“I don’t care about the big questions anymore, Mulder.”
I’m of two minds about this episode: I feel like each storyline is compelling on its own, but there are some clear problems that arise when they occupy the same hour. I understand the time constraints with a 6-episode miniseries, but fully committing to the emotional William story or to the monster of the week would serve “Home Again” well. “Founder’s Mutation” pulled off a dual role nicely, but this week’s episode is clunky at times.
For instance, Scully telling Mulder at the end that she hopes they “didn’t treat [William] like trash” is a bit groan-worthy. This is the culmination of 42 minutes of reaching for connections between two different storylines–storylines that often feel like they’re intruding on each other–and it’s not the greatest moment writing wise. However, this is Gillian Anderson being her usual phenomenal self, and she sells every single second of her performance in this one. She also brings out some more depth in Duchovny’s performance, and the final scene between the two of them is definitely beautiful to watch.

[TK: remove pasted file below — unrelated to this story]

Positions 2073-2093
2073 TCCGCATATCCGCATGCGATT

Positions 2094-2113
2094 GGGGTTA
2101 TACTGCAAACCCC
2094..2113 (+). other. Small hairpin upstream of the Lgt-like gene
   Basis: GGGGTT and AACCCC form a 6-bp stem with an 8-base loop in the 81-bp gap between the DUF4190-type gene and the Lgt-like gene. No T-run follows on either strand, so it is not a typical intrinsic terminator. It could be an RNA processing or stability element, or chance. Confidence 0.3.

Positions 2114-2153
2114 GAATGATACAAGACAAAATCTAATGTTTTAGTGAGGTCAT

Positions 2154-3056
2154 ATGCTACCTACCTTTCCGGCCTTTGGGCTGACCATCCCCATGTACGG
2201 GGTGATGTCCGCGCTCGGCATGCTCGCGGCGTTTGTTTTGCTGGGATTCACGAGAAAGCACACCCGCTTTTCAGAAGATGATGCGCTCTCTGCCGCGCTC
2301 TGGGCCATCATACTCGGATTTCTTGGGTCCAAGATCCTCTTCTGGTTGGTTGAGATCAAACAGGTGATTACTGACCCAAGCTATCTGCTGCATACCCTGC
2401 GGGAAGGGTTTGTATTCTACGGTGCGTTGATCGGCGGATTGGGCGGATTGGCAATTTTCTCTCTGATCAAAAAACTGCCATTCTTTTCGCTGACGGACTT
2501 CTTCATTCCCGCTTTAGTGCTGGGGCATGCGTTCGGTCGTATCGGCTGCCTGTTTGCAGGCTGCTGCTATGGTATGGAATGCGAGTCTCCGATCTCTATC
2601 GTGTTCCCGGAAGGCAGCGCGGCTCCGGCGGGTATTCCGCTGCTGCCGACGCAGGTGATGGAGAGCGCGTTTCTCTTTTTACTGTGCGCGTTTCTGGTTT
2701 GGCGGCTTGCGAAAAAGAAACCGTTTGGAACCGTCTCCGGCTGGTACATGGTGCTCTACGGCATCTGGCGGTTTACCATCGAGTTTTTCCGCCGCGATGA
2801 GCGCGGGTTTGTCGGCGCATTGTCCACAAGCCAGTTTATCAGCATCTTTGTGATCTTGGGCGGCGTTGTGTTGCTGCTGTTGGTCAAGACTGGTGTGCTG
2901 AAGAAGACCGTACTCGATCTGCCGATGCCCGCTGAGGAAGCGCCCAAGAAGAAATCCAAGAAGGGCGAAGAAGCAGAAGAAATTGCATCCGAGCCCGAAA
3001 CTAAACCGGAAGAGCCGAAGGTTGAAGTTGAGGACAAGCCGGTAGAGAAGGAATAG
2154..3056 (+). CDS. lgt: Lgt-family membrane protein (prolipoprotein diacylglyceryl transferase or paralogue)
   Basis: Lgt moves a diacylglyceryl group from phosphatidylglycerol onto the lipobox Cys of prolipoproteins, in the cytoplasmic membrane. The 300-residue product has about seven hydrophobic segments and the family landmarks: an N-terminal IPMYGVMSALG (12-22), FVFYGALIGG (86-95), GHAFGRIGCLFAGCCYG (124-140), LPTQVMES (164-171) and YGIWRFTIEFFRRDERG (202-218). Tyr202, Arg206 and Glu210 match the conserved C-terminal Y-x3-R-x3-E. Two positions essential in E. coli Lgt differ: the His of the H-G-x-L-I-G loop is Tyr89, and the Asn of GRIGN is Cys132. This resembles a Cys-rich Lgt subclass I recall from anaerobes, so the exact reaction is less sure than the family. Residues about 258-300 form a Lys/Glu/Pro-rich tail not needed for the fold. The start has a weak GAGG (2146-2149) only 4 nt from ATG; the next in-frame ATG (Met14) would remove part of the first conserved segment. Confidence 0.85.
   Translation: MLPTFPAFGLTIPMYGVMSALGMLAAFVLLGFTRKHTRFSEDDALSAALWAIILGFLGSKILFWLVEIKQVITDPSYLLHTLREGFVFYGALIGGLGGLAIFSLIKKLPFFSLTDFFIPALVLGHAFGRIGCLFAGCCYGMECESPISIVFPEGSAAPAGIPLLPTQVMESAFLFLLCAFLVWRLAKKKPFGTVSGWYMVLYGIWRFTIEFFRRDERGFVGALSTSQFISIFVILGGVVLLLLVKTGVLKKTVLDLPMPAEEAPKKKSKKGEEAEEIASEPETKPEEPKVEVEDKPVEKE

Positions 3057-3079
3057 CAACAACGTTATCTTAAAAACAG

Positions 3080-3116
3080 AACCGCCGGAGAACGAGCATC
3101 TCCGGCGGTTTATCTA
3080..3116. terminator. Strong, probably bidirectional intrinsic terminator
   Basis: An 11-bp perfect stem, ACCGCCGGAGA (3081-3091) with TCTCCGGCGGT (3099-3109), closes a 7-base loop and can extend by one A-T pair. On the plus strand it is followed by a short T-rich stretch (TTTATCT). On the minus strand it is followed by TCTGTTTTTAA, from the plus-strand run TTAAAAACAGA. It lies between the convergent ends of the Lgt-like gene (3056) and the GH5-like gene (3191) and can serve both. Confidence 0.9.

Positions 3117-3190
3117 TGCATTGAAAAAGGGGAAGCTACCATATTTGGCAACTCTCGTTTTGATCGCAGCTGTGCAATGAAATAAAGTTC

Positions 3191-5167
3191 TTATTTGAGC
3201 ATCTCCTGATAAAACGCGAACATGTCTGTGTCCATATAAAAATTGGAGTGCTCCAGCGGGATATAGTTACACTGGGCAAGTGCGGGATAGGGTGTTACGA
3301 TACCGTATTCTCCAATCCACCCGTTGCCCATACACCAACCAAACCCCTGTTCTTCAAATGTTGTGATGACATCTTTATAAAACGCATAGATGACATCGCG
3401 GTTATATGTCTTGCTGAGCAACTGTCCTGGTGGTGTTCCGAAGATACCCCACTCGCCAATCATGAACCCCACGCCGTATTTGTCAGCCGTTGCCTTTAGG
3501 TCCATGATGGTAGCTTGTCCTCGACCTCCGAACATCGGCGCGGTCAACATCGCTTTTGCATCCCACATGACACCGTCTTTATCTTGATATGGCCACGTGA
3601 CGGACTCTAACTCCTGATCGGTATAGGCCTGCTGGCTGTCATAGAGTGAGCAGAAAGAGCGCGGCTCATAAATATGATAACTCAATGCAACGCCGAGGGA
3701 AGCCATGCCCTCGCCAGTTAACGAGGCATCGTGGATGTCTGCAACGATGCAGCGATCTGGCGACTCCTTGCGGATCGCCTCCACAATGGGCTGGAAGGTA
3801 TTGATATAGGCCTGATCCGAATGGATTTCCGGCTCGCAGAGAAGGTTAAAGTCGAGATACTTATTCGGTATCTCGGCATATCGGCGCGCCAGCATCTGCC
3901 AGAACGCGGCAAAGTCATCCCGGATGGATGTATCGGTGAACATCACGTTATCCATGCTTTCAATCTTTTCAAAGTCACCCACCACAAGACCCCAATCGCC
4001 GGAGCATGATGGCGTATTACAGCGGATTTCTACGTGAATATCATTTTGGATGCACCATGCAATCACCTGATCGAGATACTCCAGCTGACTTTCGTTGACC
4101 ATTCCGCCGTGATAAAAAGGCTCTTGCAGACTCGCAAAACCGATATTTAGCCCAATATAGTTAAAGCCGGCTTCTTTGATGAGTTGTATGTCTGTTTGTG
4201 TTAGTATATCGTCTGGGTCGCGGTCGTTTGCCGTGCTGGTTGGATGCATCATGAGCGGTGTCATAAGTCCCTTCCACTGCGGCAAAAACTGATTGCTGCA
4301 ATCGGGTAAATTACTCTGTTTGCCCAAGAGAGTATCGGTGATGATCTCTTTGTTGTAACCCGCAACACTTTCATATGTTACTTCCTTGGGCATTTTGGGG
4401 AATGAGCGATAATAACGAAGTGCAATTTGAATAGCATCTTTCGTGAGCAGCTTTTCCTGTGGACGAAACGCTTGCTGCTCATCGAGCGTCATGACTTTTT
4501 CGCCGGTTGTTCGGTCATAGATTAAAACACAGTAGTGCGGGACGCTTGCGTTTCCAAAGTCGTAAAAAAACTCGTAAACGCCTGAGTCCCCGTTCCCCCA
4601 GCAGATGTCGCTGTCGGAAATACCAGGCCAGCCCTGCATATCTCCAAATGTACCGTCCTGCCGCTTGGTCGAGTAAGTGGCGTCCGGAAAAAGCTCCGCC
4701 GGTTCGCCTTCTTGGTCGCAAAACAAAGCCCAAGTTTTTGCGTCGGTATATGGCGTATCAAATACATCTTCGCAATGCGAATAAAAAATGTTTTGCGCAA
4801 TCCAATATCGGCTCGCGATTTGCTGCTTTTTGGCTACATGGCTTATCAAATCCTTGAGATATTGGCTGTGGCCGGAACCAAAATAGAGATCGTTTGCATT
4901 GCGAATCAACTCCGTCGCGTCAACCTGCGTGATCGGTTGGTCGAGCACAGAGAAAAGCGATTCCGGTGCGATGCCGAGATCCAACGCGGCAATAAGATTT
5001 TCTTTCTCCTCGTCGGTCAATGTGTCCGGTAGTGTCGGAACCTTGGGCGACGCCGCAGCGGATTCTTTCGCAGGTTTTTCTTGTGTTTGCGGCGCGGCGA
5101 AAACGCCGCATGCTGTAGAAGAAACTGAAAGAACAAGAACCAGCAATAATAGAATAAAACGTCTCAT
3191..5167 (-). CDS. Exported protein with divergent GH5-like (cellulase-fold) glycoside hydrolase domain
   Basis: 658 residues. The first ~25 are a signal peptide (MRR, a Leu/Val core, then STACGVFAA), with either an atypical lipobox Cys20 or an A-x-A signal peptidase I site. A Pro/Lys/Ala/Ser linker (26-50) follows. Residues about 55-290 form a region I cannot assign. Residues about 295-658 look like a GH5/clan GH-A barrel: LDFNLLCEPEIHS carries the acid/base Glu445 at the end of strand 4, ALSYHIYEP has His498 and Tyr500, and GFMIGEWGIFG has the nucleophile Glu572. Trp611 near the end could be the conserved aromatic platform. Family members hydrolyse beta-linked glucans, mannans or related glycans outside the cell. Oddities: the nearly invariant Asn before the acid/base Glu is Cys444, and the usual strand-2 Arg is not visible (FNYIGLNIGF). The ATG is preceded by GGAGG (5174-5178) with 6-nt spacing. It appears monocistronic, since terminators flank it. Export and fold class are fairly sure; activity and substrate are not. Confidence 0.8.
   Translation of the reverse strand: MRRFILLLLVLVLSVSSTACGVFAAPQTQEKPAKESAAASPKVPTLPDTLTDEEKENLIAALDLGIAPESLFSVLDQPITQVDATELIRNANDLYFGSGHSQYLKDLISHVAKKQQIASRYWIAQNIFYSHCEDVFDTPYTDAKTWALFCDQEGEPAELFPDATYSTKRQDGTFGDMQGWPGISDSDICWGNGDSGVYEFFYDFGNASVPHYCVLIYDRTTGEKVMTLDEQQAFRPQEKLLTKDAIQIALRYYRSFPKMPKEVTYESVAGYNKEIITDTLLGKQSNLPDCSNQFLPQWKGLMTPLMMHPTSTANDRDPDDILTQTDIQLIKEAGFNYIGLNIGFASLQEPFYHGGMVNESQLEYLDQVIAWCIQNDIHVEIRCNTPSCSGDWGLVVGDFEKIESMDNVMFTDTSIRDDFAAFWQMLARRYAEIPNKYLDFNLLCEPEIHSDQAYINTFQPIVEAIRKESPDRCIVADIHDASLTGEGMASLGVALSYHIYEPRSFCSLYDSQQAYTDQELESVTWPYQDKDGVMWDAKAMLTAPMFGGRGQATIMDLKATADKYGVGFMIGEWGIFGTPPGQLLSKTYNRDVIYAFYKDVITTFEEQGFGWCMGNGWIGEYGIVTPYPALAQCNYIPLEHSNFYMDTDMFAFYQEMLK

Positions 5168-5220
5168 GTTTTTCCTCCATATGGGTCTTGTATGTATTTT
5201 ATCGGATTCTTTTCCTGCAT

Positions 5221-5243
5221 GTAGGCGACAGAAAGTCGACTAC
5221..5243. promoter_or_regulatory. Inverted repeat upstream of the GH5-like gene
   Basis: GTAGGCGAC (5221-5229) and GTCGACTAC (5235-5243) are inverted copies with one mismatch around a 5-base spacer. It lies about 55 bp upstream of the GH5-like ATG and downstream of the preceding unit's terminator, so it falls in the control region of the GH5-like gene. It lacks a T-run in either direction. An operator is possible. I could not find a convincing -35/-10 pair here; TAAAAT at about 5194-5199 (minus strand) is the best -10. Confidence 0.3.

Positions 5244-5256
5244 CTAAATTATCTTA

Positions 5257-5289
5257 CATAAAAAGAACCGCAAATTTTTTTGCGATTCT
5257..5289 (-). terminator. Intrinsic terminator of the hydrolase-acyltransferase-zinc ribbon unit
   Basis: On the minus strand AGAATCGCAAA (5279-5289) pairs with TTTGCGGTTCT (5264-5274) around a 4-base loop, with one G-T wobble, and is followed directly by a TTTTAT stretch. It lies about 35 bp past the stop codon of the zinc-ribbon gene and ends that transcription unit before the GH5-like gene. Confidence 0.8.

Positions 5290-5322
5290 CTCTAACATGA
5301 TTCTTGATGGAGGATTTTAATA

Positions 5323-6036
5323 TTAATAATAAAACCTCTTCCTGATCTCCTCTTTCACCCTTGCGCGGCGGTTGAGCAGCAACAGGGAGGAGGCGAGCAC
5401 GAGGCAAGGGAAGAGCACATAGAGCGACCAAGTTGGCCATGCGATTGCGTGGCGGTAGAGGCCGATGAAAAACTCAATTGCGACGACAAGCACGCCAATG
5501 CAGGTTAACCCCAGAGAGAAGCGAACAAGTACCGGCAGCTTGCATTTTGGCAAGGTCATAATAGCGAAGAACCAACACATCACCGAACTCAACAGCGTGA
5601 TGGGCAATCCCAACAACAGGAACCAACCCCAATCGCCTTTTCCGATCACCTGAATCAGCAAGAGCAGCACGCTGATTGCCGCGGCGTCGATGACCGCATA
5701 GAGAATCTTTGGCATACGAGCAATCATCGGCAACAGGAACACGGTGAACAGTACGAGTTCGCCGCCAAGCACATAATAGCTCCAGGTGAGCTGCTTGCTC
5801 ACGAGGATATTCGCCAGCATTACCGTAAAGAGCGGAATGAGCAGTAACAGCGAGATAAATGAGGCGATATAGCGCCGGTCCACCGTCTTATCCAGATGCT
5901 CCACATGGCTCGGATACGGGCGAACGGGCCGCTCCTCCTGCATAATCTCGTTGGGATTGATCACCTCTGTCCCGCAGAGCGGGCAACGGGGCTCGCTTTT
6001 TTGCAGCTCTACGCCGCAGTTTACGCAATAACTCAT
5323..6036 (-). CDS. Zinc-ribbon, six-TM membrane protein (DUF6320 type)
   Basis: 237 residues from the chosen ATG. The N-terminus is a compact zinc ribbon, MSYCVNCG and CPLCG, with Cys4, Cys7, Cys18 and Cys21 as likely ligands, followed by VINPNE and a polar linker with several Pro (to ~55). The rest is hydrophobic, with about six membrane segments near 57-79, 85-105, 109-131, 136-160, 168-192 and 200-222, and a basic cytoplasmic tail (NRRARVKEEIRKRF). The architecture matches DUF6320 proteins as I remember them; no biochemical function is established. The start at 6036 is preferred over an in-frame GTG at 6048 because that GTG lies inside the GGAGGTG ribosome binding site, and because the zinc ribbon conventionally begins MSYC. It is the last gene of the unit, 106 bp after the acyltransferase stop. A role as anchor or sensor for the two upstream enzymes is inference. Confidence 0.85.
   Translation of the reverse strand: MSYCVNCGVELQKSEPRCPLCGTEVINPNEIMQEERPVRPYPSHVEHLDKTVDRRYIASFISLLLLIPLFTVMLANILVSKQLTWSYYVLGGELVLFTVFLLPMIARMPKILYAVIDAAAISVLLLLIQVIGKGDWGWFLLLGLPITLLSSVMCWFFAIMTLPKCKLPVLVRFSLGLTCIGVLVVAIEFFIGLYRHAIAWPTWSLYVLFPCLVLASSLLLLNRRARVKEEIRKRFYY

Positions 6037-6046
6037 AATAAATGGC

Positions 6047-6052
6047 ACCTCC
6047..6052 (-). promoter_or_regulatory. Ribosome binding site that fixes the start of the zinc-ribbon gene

Before we get there, we go through a monster of the week storyline about the Bandaid Nose Man, something that rips people apart throughout the episode (and in one perversely compelling case, does so as Petula Clark’s “Downtown” plays). This is a plot that tackles the question of creation, of how something like art can manifest itself in a real-life destructive piece of work. One can view this as a connection of sorts to the Scully-Mulder-William storyline, which tackles the same question through a slightly different lens. Scully and Mulder created William and chose to give him up, and they are left to wonder about what has happened or what might have been. Lingering feelings of guilt and themes about sacrifice and loss are all tied into this dynamic, and as the first piece of paper in the episode states: “You are responsible”.
Photo credit: FOX, The X-Files